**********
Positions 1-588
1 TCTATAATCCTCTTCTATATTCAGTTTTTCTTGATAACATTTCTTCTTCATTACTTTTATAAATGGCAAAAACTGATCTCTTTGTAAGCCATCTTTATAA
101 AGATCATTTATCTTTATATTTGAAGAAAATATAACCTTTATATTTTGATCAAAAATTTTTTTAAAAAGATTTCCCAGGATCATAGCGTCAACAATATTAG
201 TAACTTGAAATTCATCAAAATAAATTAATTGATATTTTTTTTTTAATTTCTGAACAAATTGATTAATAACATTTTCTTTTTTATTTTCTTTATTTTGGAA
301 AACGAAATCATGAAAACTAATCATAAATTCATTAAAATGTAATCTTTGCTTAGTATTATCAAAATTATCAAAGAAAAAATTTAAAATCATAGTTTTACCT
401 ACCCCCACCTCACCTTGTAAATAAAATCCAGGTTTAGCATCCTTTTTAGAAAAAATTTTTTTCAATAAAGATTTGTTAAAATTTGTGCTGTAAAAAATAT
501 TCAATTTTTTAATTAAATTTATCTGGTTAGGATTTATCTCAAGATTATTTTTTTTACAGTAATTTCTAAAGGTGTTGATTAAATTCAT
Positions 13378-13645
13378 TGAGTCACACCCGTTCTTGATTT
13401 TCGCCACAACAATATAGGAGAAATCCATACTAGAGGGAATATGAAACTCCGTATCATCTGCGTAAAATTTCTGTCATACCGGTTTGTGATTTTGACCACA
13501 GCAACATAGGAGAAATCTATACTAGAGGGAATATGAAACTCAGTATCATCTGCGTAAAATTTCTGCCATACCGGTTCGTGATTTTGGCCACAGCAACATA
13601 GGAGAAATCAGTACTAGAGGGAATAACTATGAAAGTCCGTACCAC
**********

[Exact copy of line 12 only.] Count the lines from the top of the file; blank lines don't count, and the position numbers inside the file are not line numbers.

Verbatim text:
13601 GGAGAAATCAGTACTAGAGGGAATAACTATGAAAGTCCGTACCAC